Jose Vinals (July 2012), is correct to conclude that ‘bold stabilization action’ is required right now. He is also correct to point to the need to strengthen the balance sheets of viable banks. After that, the solution appears to rely on ‘sweeping structural reforms’, ‘well-timed fiscal consolidation strategies’, and ‘maintaining supportive monetary and liquidity policies’. More of the same, perhaps.
Of course, structural reform policies, while fundamental for improving competitiveness and strengthening the prospects for economic growth in the future (as the IMF makes clear), cannot be expected to raise aggregate demand significantly in the short-term. Fiscal consolidation is essential over the medium to longer-terms, as public expenditures and public debt are excessive relative to GDP, but short to medium-term impacts on demand and growth may not be positive, particularly when the private sector is collapsing. It is not obvious, therefore, that current ‘fiscal austerity’ policies, or current monetary policy strategy in Europe, provide sufficient ‘stabilization’ solutions for periphery countries experiencing sharply falling demand. To preserve the euro, it will be essential to avoid catastrophe in these countries.
How to address inadequate demand and rising public debt at the same time
A strengthened monetary and fiscal policy response could, therefore, be required at some point in the near-future to address the stabilization requirements of periphery countries: that is, to simultaneously address both falling demand and rising debt. Whether policy makers believe we are now at that point is unclear, but Mr. Draghi appears to have reached the conclusion that the euro is now at risk, and that something substantial needs to be done to preserve it.
The Financial Times (July 25) reported that Belgium’s foreign minister, Didier Reynders, believes that the ECB should be participating in ‘monetary financing’ of debt, and Ewald Nowotny, head of Austria’s central bank, is reported to say that he believed there were ‘pro arguments’ for allowing the ECB to provide low-cost financing for the Eurozone’s new rescue fund. The mechanisms to deliver these outcomes are unclear under the Eurozone charter, and some are subject to constitutional challenge.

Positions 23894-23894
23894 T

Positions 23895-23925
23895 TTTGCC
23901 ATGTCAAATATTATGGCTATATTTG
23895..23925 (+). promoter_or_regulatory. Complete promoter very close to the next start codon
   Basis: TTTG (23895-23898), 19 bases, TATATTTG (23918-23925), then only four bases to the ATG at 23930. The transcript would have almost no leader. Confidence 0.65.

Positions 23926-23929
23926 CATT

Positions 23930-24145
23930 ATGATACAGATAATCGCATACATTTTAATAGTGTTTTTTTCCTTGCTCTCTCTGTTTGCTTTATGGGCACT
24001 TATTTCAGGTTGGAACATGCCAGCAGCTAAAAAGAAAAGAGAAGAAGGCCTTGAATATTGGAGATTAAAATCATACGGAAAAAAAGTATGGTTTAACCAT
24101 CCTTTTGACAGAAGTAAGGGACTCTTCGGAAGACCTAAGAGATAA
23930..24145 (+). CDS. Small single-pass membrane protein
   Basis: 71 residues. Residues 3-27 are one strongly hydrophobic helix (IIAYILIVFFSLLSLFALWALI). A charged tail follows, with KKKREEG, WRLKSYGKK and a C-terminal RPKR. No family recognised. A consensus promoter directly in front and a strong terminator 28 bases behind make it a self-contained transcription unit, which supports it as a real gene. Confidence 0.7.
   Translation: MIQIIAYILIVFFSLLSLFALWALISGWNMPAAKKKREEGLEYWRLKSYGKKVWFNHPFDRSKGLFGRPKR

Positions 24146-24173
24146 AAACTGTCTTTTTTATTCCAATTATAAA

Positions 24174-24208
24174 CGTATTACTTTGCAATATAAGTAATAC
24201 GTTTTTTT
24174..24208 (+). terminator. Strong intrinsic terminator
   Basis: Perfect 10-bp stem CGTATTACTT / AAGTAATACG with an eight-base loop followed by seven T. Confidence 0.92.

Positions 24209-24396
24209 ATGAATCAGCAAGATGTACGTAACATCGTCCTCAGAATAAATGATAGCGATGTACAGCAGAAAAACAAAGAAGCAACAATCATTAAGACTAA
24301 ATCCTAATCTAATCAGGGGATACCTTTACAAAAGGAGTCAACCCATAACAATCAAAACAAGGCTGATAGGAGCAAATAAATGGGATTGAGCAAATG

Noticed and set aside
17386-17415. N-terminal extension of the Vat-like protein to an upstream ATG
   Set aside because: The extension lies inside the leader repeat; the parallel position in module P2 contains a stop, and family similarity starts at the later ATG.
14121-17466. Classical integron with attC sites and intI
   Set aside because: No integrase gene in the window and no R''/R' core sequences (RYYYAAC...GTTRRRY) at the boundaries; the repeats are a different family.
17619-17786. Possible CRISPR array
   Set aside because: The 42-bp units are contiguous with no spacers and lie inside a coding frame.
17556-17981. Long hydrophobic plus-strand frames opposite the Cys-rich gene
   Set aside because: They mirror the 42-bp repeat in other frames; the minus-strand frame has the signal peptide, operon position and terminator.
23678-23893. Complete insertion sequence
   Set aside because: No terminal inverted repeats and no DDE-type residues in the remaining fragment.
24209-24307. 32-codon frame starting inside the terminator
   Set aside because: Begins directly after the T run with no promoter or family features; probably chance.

Such changes, if they were to come about, could open up a pathway to transformational policy paradigm shifts in the Eurozone. Such changes could create a chain of logic which could lead ultimately to an acceptance of the view (currently viewed as radical in Germany) that, in order to stop debt rising further, and to save the euro, new money creation could be used (in a strictly controlled manner) to finance on-going budget deficits. If a treaty (developed in vastly different circumstances) needs to be adjusted to give effect to this coordinated monetary and fiscal policy operation, in order to retain the eurozone, the sooner the better.
Since the Middle Ages new money creation has been used to finance commercial banks or governments, most often the latter (see Ugolini, 2011). There have been success and failures with both strategies; failures due to policy excesses no doubt. Abba Lerner (1943), Milton Friedman (1948, 1969), Ben Bernanke (2002, in respect of Japan) and most recently Willem Buiter and Ebrahim Rahbari (Citi, May 2012) have all recommended that new money creation could be used to finance budget deficits and to provide economic stimulus.
Abba Lerner (1943) stated that ‘When taxing, spending borrowing and lending (or repaying loans)…any excess of money outlays over money revenues, if it cannot be met out of money hoards, must be met out of printing money…’. Milton Friedman (1969) proposed ‘…a temporary tax cut, increase in transfer payments or boost to exhaustive government spending (including infrastructure investment), financed through a permanent increase in the money base.’ Buiter and Rahbari argue that this policy coordination would deliver ‘…perhaps the most effective form of stimulus currently’.